Source: Vatican News
The 70th anniversary of the Schuman Declaration, was marked on Sunday, Europe Day, by Pope Francis after the Regina Caeli and by Cardinal Jean-Claude Hollerich president of the Commission of the Bishops' Conferences of the European Union (COMECE) at a special ceremony in Luxembourg.
Speaking after the Regina Caeli prayer, which was streamed from the Vatican library, Pope Francis said the Declaration "inspired the process of European integration, enabling the reconciliation of the peoples of the continent after the Second World War, and the long period of stability and peace from which we benefit today."
Inviting all those who hold positions of responsibility in the European Union never to fail to be inspired by the historic document, he urged them to face the social and economic consequences of the pandemic "in a spirit of harmony and collaboration."
In 1950, European nations were still struggling to overcome the devastation of World War II, which had ended five years earlier. The Declaration presented by French foreign minister, Robert Schuman, on 9 May 1950, represents a milestone in the process that saw the merging of economic interests that would help raise standards of living and be the first step towards a more united Europe.
Most important, the pooling of coal and steel production proposed by Schuman, aimed to make war between historic rivals France and Germany "not merely unthinkable, but materially impossible", the Pope said.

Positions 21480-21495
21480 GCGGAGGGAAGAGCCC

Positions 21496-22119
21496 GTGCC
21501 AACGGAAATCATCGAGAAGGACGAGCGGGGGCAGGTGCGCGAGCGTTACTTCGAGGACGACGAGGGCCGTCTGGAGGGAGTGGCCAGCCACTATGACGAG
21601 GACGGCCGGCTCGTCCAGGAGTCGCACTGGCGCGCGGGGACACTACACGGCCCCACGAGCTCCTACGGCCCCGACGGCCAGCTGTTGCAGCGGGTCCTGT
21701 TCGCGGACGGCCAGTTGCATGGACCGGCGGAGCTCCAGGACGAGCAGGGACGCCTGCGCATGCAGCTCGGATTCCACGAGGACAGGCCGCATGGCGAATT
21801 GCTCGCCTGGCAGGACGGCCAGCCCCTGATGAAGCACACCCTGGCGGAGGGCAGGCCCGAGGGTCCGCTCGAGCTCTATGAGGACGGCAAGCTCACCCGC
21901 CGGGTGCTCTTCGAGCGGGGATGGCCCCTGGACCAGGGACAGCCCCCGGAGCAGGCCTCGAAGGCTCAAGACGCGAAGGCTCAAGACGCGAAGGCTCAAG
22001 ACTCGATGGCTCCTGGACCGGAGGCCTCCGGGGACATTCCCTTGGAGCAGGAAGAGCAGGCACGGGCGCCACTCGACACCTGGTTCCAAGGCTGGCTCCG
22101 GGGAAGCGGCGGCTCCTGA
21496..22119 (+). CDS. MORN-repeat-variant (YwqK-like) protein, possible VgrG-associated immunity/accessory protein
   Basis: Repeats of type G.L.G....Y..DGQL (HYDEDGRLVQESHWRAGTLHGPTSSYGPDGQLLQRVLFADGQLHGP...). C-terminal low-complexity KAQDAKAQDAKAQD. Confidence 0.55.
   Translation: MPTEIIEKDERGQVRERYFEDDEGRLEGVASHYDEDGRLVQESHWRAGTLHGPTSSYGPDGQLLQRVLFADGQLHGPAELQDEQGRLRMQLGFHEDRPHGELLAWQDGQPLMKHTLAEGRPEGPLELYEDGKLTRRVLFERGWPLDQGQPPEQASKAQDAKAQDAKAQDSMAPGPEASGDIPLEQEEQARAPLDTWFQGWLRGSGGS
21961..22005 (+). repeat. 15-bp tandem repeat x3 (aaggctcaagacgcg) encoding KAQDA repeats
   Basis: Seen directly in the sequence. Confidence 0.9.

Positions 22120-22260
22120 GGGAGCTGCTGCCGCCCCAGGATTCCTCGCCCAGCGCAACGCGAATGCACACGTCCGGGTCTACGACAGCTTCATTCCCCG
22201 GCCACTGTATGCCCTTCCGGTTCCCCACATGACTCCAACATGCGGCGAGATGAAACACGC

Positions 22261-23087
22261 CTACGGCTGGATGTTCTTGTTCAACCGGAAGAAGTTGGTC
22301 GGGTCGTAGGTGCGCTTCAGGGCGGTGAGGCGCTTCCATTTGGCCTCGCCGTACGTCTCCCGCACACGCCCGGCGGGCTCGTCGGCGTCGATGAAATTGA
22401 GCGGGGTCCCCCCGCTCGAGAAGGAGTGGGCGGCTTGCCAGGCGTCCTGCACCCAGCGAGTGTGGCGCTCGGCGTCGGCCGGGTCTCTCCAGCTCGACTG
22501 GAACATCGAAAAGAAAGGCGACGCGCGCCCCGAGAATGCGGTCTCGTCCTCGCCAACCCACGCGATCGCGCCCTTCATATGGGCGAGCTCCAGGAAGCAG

Cardinal Jean-Claude Hollerich attended a special Europe day ceremony in the village of Schengen in Luxembourg, where the Schuman Declaration was signed. He lit a candle "for the future of Europe and its citizens, in the context of the current Covid-19 crisis."
In an interview with Sister Bernadette Reis, from Vatican Radio Cardinal Hollerich said Europe Day 2020 is a "great day of celebration."
"If you look back to the process of European integration, we can be thankful," he said. "We have peace, a certain unity, European values, and we can be proud of what our parents and grandparents built on this continent."
But Cardinal Hollerich warned that fear has crept insidiously inside Europe, especially with the Covid-19 pandemic. "Fear is always a bad counselor. Fear has closed the borders. Fear has brought new nationalisms, which are, in fact, national egoisms."
He urged Europeans to look back to the founding fathers and their Christian roots. They were "inspired by their Christian faith for reconciliation, to see not an enemy in the other, but a friend who had been lost".
Europe's Christian roots, said Cardinal Hollerich, need to be lived now in a spirit of solidarity and fraternity, to overcome the fears that divide nations.
Cardinal Hollerich expressed his concern at the treatment by some European countries, of people seeking refuge in Europe.
"It is inadmissible that people who see Europe as a haven of peace, of solidarity - who believe in our values - get killed while trying to enter this Europe," he said.
The Cardinal concluded that Europe and its politicians need to put "the weakest and the poorest at the centre of their concern."
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